Ilove learning new things, particularly when it comes to horses. I was raised on horseback by a Hungarian Calvary officer who encouraged me to explore all I could to make me a better horseman, rider, trainer and teacher. He felt there were many valuable learning experiences worth embracing, provided I understood the reasons and justifications behind any given instruction and provided it was always presented in a logical way, always encouraging the free forward movement of the horse. So, when I had the chance to audit a clinic presented by Kirsten Nelsen who describes her approach as an interesting blend of what we might modernly call a combination of “Natural Horsemanship” and “Classical” riding, I was pleased at the opportunity to attend and “sop-up” all I could!
Kirsten began by explaining (as she was invisibly working in simple halter and lead shank with Chris Cecil’s mare, Savannah, encouraging her in the direction of a learning frame of mind) that both horses and riders develop balance, whether that means emotionally, mentally or physically. She went on to say that the process is especially important when one wishes to achieve results without sacrificing the spirit of the horse. Within Kirsten’s Training for Optimal Balance this means that the horse is safe, dependable, flexible, mentally agile and moving in bio-mechanically correct balance. That defined, Kirsten then turned to Savannah as she continued to describe and demonstrate a her very positive system of maintaining positive energy and a learning frame of mind while defending her own personal space and controlling the horse’s movement. She emphasized that the simple way in which she calmly and positively does this can be the tricky part but is exactly the mix that makes or breaks the horse’s vote that identifies you as the leader.
The next step was for us to begin to grasp and understand that all horses have in common the same skeletal system, organization of muscles, organs, metabolic system and physical functions. As a result that there is one common optimum regardless of one’s breed preference or sporting interest. Further, there is one common way the horse is able to function so that it is completely supported by its form and not stressing any one part of the anatomy to the point of doing damage. Kirsten began to demonstrate this with Savannah, on long lines, helping her to find her own optimum balance, where her movement was supported by the form of what is known as “bio-mechanically correct” movement. Once Savannah began to find her place of balance, she seemed to get more and more comfortable and fluent in her movement. Kirsten calls this the horse’s reward – the horse feels that something is better stride by stride and that what one is trying to teach the horse makes movement easier, stride by stride. She went on to ride Savannah and then have Chris ride her in order that she too might feel the difference.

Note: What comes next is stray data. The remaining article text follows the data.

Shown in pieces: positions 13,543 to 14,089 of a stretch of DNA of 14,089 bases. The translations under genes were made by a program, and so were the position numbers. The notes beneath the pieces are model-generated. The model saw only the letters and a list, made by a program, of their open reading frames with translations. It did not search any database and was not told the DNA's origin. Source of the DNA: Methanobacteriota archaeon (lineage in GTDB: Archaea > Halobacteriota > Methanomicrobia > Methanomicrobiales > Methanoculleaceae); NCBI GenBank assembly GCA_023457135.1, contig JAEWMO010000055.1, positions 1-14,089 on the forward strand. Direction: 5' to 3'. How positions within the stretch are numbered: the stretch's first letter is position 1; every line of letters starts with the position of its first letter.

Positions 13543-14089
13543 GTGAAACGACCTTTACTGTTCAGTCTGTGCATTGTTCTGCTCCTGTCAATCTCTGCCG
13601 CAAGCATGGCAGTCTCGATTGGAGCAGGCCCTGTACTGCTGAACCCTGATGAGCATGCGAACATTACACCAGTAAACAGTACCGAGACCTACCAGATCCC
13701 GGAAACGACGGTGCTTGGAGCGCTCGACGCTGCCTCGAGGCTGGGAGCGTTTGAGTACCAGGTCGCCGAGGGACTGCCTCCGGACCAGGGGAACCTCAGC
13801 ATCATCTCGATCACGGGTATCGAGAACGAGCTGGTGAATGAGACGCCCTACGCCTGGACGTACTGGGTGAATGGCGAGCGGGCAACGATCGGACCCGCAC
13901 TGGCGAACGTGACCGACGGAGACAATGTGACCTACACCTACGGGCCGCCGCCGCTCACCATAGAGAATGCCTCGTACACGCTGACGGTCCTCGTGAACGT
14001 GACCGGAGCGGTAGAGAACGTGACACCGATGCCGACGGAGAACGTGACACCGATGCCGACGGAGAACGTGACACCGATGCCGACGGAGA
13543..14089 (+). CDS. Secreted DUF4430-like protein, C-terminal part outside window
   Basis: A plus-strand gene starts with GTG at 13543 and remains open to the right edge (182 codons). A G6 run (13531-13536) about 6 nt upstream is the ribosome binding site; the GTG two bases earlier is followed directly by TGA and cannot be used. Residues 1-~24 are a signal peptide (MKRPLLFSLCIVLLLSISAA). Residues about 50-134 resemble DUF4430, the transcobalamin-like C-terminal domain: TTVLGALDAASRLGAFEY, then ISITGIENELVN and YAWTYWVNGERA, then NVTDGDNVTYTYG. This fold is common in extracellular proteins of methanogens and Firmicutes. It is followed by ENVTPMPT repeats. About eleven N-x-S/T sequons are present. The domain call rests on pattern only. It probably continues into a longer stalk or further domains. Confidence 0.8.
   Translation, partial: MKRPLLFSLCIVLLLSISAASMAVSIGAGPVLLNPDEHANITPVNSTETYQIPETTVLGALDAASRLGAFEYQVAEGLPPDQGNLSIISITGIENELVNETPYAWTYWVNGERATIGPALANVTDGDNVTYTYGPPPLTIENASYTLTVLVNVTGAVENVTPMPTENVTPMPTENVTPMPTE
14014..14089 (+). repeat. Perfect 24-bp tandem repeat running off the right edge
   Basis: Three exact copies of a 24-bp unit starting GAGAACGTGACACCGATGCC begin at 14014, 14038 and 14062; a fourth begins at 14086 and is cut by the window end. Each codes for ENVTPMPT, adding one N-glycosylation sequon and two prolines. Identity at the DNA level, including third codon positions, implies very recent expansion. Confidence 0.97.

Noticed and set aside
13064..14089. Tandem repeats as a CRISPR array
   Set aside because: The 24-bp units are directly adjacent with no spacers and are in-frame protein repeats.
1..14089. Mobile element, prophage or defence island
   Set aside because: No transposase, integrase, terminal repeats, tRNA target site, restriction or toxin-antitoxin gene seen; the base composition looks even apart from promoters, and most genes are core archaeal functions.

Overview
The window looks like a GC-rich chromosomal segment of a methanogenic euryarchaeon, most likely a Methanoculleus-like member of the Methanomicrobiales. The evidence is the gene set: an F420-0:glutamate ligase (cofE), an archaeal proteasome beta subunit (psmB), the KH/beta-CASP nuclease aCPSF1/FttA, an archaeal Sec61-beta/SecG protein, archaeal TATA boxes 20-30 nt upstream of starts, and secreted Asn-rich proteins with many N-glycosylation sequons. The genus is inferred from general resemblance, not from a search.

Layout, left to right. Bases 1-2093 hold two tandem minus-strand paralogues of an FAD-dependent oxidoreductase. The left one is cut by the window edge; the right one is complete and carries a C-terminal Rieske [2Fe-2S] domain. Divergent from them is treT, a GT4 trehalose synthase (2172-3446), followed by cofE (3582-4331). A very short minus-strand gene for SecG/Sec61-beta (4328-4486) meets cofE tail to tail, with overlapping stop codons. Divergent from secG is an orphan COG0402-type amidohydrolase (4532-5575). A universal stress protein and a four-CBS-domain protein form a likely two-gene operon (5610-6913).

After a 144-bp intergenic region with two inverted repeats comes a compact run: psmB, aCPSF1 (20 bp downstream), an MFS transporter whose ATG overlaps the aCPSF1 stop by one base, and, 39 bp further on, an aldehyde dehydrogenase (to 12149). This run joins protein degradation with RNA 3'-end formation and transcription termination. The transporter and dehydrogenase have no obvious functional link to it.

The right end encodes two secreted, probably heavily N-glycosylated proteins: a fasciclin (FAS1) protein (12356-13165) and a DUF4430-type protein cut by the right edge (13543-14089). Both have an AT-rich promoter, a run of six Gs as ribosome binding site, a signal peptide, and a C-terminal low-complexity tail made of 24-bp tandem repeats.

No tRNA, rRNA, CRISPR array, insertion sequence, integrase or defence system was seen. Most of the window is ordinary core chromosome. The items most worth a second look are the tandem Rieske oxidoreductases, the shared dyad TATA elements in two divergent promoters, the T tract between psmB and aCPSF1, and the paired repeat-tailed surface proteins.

As I read back through my description above I am wishing that I took pictures of the before and after to bring clarity and deeper understanding to that which right now seems to be an awful lot of words! I would encourage each one of you to check out Kirsten’s website: www.wexfordfarm.com which offers a great deal more than my clumsy explanation of bio-mechanically correct foundations for horse and rider.
And, as I ponder all that I saw and learned at Kirsten’s clinic I realize that this quote from Dan Millman that she uses on her website is both a good ending and an excellent beginning!
“What is often called ‘talent’ can be developed simply and methodically by improving the basics that all athletic endeavors require – relaxation, mental focus, strength, suppleness, stamina, coordination, balance, rhythm, timing and quick reflexes.” This goes for both the horse and the human!
This sounds exactly like what my classically trained Hungarian coach and mentor might have said all those years ago; only this is in good English!
So, I thank you Kirsten for demonstrating and explaining what you say on your website “It is just so old-fashioned, so forgotten, and so elemental that it appears cutting edge.”
Lori – Pennsylvania